05/08/2009 05:12 am ET Updated May 25, 2011

Corporate Jets and Executive Compensation May Not Be All Bad -- A Media House Cleaning

In the media, our job is to identify people and issues worthy of your attention, and crystallize the complex so the average Joe "gets it." Sometimes though, the media sets up an idea which, instead of clarifying for the court of public opinion, becomes the rope used by an angry lynch mob.

Did we get it right when we identified that millions in bailout bucks were being used to pay the very people who created the mess on Wall Street? In part.

Compensation on Wall Street is complex. People make big bonuses for delivering business. Some people, to make those bonuses, resorted to bending the rules. Some, like Bernie Madoff, used the complexity of the game to hide ponzi schemes.

Of course many did not. Some people even worked in departments where the higher-ups were engaged in bad business practices, but they, themselves, did not really do much more than what they were supposed to do.

If you work at a taco joint, and the owner buys tainted meat, and the manager knowingly served it up, you do not arrest the employees who cooked it, bagged it, or sold it.

We would not come in and either take away the taco stuffer's salary, or tax it at 90% either.

Corporate jets serve a purpose, beyond shuttling fat-cats' families to Vail. If putting person(s) on the ground to gain a twelve-hour edge over the guys flying commercial carriers means landing a deal conceivably worth billions, the use of the airplane, fuel, and the other associated costs are in the best interests of the company.

Make executives log trips, account for business versus personal miles, and tighten up loopholes that allow for junkets and other travel that might be questionable for those companies on the Federal bailout dole.

Unfortunately that sounds too reasonable, and moderate. In the world of the six second sound bite, TV viewers don't tune in for "Lawmakers urge curbs on executive excess." They tune in for "Capitol Hill Demands Full Refunds of Executive Compensation."

The choice of some of the crummy icons of the Wall Street debacle is not entirely of the media's doing. The airplanes, for example were the work of Congressman Brad Sherman, D-California, who pressed the issue with the executives of the Big Three auto makers.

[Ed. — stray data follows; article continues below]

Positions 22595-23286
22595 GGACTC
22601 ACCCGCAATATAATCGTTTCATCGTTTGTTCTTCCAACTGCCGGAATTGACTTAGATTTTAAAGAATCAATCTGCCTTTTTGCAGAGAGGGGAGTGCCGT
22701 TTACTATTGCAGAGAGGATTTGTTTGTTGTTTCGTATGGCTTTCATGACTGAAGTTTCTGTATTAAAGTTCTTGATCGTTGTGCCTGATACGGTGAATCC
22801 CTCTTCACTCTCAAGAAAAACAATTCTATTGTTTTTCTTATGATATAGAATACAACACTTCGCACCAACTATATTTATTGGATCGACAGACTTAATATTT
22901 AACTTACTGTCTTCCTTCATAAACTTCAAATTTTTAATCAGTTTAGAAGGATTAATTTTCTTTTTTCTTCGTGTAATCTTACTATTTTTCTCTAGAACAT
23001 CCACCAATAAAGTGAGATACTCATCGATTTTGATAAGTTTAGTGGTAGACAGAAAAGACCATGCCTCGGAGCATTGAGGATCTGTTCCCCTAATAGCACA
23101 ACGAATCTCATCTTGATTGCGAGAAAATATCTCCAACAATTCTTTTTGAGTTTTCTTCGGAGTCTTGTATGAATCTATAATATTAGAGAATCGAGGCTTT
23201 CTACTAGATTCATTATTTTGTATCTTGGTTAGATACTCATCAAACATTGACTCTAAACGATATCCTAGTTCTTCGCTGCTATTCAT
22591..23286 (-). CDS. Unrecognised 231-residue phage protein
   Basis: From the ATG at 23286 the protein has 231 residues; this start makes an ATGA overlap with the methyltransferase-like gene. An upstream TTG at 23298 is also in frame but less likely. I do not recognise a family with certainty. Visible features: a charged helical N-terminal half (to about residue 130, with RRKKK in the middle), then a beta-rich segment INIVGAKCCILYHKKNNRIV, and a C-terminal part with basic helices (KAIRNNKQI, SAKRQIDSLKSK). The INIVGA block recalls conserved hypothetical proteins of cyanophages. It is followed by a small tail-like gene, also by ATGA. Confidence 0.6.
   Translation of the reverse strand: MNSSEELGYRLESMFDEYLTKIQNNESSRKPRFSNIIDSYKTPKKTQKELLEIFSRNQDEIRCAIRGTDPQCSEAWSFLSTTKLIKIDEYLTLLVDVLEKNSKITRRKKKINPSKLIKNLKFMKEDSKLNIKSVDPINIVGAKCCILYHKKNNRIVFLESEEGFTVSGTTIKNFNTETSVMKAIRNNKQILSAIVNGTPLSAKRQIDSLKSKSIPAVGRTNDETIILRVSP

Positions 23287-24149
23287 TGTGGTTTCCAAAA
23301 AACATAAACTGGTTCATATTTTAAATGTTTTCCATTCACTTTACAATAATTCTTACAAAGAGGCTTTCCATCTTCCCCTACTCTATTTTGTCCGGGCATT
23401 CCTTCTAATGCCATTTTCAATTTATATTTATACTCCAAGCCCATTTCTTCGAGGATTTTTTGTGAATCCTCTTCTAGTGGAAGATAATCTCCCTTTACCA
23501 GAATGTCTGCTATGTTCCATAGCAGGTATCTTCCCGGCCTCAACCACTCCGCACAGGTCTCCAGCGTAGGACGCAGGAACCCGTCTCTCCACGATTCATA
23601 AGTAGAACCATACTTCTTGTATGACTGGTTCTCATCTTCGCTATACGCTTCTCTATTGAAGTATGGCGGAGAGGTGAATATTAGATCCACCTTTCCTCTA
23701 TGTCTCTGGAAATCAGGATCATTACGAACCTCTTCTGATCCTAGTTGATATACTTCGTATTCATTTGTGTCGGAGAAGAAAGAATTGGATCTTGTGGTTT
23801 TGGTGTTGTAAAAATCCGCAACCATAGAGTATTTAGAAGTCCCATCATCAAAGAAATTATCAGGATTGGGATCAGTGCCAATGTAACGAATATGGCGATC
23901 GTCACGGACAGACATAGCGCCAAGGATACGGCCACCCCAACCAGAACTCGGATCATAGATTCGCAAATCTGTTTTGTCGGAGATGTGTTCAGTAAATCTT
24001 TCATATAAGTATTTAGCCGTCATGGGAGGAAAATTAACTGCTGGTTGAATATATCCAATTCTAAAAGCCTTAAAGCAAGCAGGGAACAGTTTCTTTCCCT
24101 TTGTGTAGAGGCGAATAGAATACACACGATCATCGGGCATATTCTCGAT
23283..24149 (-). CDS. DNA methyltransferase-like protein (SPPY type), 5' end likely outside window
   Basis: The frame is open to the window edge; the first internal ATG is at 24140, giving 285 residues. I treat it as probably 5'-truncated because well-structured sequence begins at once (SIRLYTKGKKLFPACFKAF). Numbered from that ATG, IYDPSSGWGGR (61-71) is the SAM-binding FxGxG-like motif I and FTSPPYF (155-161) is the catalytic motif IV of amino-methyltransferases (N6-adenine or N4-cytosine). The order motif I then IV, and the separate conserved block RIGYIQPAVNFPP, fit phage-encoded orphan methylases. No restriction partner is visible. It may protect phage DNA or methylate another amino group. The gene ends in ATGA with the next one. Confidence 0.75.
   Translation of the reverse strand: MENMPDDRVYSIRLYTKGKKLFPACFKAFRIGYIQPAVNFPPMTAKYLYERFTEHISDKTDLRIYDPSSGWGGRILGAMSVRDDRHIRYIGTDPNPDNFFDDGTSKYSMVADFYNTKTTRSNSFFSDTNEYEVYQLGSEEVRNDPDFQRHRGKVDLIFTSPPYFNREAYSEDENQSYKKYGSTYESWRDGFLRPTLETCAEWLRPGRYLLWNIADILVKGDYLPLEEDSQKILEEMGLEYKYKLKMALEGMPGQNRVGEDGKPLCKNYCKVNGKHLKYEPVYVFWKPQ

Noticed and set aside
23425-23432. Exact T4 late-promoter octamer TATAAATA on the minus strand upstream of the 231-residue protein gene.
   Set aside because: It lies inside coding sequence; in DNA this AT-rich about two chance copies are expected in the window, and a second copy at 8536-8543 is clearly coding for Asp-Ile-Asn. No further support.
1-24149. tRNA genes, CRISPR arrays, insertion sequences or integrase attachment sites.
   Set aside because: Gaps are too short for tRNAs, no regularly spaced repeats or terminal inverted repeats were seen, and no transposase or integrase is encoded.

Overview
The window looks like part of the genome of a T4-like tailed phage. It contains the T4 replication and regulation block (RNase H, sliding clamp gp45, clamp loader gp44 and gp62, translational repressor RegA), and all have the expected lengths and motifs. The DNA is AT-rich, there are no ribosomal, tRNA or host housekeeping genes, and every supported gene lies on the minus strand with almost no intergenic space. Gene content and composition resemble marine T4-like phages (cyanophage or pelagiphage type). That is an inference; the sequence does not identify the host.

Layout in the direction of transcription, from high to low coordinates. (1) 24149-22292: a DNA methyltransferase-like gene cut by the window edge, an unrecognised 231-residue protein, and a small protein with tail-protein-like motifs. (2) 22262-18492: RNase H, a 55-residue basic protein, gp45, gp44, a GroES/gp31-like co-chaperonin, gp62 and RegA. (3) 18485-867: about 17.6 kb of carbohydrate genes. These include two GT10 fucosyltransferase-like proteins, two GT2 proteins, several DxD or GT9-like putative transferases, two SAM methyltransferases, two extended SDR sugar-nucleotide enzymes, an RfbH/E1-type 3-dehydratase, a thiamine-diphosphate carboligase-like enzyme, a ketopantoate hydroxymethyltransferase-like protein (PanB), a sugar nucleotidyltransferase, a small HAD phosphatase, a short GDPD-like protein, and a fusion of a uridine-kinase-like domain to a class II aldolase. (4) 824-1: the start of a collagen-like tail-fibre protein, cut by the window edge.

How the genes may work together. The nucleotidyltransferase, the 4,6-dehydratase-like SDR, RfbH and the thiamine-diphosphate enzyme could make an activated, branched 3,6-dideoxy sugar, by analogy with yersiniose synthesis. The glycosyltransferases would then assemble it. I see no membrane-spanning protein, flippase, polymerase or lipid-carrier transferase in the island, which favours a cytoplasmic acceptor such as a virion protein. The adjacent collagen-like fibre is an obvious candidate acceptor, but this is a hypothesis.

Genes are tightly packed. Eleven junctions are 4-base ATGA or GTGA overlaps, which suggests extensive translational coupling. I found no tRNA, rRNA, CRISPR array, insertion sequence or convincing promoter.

There are a lot of these softballs that the media does not whip into big stories. Yet, in this case, the executives, flying to Congress on private jets to testify on why they needed billions in bailouts, seemed like an iconographic home run, an easy way to sell corporate tone deafness.

The problem with angering Average Joe over such icons though, is that it may stop an airplane order or two, but in some ways it helps those who are trying to AVOID fixing the bigger issues that have ground the economy to a dead halt.

One reason that Mr. Obama continues to irk the media, who accuse him of campaigning rather than governing, is because he has to continually reach around the media noise where these over-simplifications of the news occur, to get information to the people more directly.

If he is campaigning, it is largely because we in the press are not doing our job in getting the whole story out there. He is forcing us to address the complexities of the crises in front of us rather than pot boil them down to a few old-fashioned made-for-TV lynching tools.

It is resonating because an increasing amount of the electorate is reading more critically, and reading more varied opinion via the Internet, or choosing more wonky TV fare like "The Rachael Maddow Show."

We would like to see people be held accountable, not jet aircraft or the folks in companies who were doing as they were instructed and did not work at a corporate policy level.

If you work for a company that told you that you would get a $2 million bonus if you brought in $100 million worth of business and booked it in ways that were both legal and ethical, you would be mighty pissed off too if you found your deal ensnared in activities over which you had zero control.

When Mr. Geitner says that these issues are complicated, and the Fix News crowd boos and throws tomatoes, maybe we should be paying more attention to the nuance that he is offering up to us.

The media liked Mr. Greenspan because he could simplify and spin. Look where that got us.

Mr. Geitner, and the higher-gloss Mr. Obama, unlike the Bushies, are making the media work for a living. The issues are complex, as are the solutions to the crises that we face.

Simplification is good. Over-simplification underestimates the American public. We're not all as stupid as Fox News and Gannett's USA Today would like to believe that we are. Even if Average Joe is not a wonk, into the details, surely we can tell the story in a way that presents the facts to them more completely, and generates some real accountability, instead of the smoke-and-mirrors scandals of this airplane or that deal. That's the stuff of a thirty-year era of the Republican spin machine.

Mr. Obama has called for change, and that should also come from our withered fourth estate as well.

Maybe it would be better, instead of railing over corporate jets and the general salaries, for the business Woodwards to get out there and find the specific people responsible for steering the country's financial system into the tank.

Oh wait, 90% of the financial talking heads are equally responsible for this mess.

Let us not forget, while we're railing about the evils of corporate jets, that Maria Bartiromo was a guest of Todd Thompson of Citigroup for many uses of their corporate jet.

People in glass airplanes...

Before we in the media call for anyone's ouster, perhaps we should clean house, and get our own acts together.

My shiny two.